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'It's one of our most frequent calls' Local paramedic speaks out on Diabetes Alert Day

Tuesday is Diabetes Alert Day, a one-day "wake-up call" that focuses on the seriousness of the condition.

Posted: Mar 26, 2019 4:34 PM
Updated: Mar 27, 2019 10:04 AM

CLINTON, Ind. (WTHI) - Tuesday is Diabetes Alert Day, a one-day "wake-up call" that focuses on the seriousness of the condition.

Here's why this day matters:
-Diabetes is the 7th leading cause of death in Indiana.
-Roughly one in 10 adults in Indiana is living with diabetes.
-Almost one in four adults living with diabetes don't know they have it.

One in four people living with diabetes is unaware they have it. This photo shows News 10's Lacey Clifton getting her blood sugar taken, as diabetes runs in her family. (WTHI Photo, Lacey Clifton)

News 10 spoke with one woman who found out she was one of the "one in four". Her name is Brenda Vorek. She didn't have diabetes in her family, so she thought she was in the clear. But unfortunately, the condition does not discriminate.

Vorek reflects, "For your pancreas to just stop working one day when you're 24, and that's never even been a problem before, that's something that I never expected to happen."

It's been seven years since she was diagnosed with Type 1 Diabetes. The health condition took Vorek by surprise and changed her life forever.

She explains, "Figuring out carbohydrates versus insulin, it's a whole calculation in your head, really. Of trying to figure out what I can eat, how much of it I can eat, and what I have to take insulin-wise to fix what I ate."

After years of trial and error, Vorek has learned how to manage her blood sugar. But she says it's truly a tricky balance for most. Vorek sees diabetics struggling to maintain their blood sugar all too often. That's because she's a paramedic.

Vorek shares, "It's one of our most frequent calls, is a diabetic emergency because so many things can happen if you're too low, or if you're too high."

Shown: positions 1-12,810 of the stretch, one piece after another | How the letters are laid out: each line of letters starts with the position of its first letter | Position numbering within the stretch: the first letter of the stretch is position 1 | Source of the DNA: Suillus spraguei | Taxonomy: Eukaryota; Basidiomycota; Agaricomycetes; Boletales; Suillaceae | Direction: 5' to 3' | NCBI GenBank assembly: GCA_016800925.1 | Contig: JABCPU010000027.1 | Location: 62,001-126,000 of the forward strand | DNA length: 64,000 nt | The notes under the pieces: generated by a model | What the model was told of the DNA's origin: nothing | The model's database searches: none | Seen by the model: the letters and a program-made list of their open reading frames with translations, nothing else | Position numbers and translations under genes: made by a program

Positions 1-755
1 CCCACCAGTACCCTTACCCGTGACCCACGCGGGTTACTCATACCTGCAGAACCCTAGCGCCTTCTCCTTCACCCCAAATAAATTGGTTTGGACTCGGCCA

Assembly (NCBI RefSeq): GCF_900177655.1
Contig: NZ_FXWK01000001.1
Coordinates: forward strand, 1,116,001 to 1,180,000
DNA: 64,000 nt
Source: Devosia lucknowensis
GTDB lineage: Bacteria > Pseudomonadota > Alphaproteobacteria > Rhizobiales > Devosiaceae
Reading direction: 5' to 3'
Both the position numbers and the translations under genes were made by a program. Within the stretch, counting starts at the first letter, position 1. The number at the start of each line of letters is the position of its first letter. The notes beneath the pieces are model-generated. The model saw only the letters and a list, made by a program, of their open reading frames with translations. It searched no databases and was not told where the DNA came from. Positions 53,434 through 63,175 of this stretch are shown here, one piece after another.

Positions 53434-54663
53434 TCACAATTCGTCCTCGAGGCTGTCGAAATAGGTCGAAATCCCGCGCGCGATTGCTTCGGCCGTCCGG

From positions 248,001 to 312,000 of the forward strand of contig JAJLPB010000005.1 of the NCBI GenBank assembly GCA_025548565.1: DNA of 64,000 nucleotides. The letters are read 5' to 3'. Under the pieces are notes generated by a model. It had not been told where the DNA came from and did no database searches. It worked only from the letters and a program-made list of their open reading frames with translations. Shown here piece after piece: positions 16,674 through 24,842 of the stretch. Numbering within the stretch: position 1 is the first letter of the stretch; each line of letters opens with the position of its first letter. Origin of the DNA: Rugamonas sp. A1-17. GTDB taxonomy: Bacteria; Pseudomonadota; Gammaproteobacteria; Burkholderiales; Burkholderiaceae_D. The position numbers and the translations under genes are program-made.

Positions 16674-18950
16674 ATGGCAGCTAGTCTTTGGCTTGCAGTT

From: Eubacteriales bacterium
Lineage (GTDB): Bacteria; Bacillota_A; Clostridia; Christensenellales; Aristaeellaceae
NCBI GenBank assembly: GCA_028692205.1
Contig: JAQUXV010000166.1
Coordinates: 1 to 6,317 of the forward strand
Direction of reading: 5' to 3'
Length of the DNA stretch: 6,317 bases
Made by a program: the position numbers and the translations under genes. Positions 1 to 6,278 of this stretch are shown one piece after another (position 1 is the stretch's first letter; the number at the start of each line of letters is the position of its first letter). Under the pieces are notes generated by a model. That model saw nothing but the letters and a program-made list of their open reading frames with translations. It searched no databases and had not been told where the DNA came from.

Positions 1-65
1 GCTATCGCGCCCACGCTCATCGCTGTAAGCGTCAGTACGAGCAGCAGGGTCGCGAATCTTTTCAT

Vorek says each diabetic is like a thumbprint, no two are alike. Therefore, blood sugar management is unique to each person. However, she says by using her personal experience, she can help put struggling patients at ease.

She explains, "For that patient to not understand why they're feeling the way they're feeling, it's hard. And you know, so, I feel like I relate to them, I can talk them through it and let them know like, 'I have this insulin pump in my pocket like I'm the same as you. Let me fix you, let me help you.'"

Vorek credits a large part of successfully managing her blood sugar levels now, to finding a good endocrinologist, and getting an insulin pump. However, she says the biggest adjustment at first was paying for the life-sustaining insulin.

Vorek says, "I was hospitalized for three days, and then I was sent home with just a prescription for insulin that was over $1,000 for one of the two types that I needed because I didn't have insurance. From there, it was a battle to find insulin every day."

Before she got insurance, Vorek faced the tough decision of rationing insulin for a period of her life. Unfortunately, it's a common practice among the diabetic community in an effort to save costs for the life-sustaining drug. Diabetes Alert Day is also a good time to draw awareness to this terrible and dangerous trend.

She shares, "People are dying because they're having to ration their insulin. I was there once. I had to ration insulin. I could only take my insulin when my sugar was above a certain number because I couldn't afford it, and that's wrong."

To take the Diabetes Risk Test, and for more information about the condition, click here.

Another local diabetic, Alex Harvey, says she would like to start a movement at least locally to raise awareness of the difficulties diabetics face. She says it’d be a dream to be able to offer resources to help diabetics that struggle to pay for the products they need.

If you would like to share your story with Harvey or are able to help start this grassroots movement, you can email her at: asheaharvey@yahoo.com.

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